Alternative views on the methodology of economics are reviewed and assessed. The process of problem identification in the development of a research project proposal is investigated.
This course explores the structure and functioning of the agri-food sector beyond the farm gate, including food processing, distribution and retailing, and the implications for the functioning of food markets in terms of the price, quality and safety of food. The focus of the course is on the agri-food sector globally, such that it explores the structure and functioning of the agri-food sector in different geographical locations, at different levels of economic development, etc. The course examines the behaviour of actors within the food sector and the role of policies at the regional, national and international levels.
This course focuses on the assessment of technology choices in food and agricultural businesses. It positions technology assessment in the broader context of policy making and technology management. It exposes students to examples of the benefits of technology assessment and the consequences of insufficient technology assessment. Students learn and apply specific analysis tools that guide technology choice and implementation.
This course introduces students to the main concepts for analysis in Agri-Food operations and supply chain management, with special attention given to quantitative techniques to support decision-making. The course also includes qualitative case analyses and discussions that build on key concepts of operations management.
The major paper is an option only available to MFARE students registered in the course work master program. An original research project related to the specialization of choice in food, agricultural and resource economics will be undertaken. The project will include preparation of a written paper and an oral presentation of the findings to the faculty.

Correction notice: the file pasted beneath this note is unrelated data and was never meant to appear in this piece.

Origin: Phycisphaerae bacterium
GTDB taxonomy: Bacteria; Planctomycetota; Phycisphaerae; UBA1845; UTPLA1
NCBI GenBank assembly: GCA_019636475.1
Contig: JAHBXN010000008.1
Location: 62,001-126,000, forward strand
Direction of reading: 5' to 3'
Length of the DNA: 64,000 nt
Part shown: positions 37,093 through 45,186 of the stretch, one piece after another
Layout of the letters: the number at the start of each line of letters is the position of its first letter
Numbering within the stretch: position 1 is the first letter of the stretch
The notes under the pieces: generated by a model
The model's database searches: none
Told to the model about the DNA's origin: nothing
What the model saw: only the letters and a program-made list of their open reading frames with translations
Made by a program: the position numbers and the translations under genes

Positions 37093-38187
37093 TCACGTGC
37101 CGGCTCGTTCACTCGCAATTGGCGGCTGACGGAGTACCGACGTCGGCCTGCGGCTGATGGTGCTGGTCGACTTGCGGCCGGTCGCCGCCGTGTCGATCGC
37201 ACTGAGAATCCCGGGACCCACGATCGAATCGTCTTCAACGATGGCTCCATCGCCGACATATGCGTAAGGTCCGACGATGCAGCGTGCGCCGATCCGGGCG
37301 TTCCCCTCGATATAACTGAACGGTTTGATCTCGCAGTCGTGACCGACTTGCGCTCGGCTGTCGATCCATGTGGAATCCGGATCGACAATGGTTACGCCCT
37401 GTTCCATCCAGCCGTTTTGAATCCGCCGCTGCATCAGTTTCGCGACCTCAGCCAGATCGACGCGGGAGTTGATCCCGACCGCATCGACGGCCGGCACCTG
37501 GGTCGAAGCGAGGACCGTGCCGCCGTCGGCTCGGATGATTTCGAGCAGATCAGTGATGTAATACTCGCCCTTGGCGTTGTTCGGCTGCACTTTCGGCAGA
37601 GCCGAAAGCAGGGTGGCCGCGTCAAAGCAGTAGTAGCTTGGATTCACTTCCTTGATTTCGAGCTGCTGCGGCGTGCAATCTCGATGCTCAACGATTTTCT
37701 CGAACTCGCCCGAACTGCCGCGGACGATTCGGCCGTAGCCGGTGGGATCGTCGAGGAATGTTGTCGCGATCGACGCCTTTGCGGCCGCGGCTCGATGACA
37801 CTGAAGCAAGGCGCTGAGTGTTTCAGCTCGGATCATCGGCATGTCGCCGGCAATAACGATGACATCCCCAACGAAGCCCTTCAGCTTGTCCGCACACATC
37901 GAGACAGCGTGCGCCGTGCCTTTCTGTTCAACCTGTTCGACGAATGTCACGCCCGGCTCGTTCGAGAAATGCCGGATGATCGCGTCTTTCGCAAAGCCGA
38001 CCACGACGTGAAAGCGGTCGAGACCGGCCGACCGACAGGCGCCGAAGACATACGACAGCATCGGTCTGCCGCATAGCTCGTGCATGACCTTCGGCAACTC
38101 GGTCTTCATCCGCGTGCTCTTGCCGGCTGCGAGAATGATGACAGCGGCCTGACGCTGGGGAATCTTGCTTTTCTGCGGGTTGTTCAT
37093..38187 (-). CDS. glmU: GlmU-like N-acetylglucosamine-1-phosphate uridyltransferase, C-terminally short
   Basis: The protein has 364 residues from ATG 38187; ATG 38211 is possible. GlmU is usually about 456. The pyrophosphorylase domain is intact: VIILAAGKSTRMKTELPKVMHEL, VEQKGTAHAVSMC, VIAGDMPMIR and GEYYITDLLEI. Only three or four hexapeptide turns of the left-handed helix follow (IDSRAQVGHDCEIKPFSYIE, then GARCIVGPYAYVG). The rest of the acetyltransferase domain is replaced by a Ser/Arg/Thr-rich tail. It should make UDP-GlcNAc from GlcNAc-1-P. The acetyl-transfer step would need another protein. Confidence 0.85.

The objective of this course is to foster a deeper understanding of standard microeconomic concepts and their application to a wide variety of topics in food, agricultural, and resource economics. Emphasis is placed on what tool(s) to use in a wide variety of circumstances to address real life problems. Topics will include decisions by firms and consumers, market equilibrium, and production decisions.
The application of economic theory and various contemporary tools of economic analysis in solving production problems in the agricultural sector of the economy.
The aim of this course is to understand the nature of food security in developing countries and relations with the economic performance of the agri-food system. Towards this aim, the course focuses on both the agri-food system's role in the supply of nutritious food and its importance as a source of livelihood and as a driver of overall processes of economic development.
A reading course on selected topics of special interest. May be offered to individual students or to groups of students in any semester.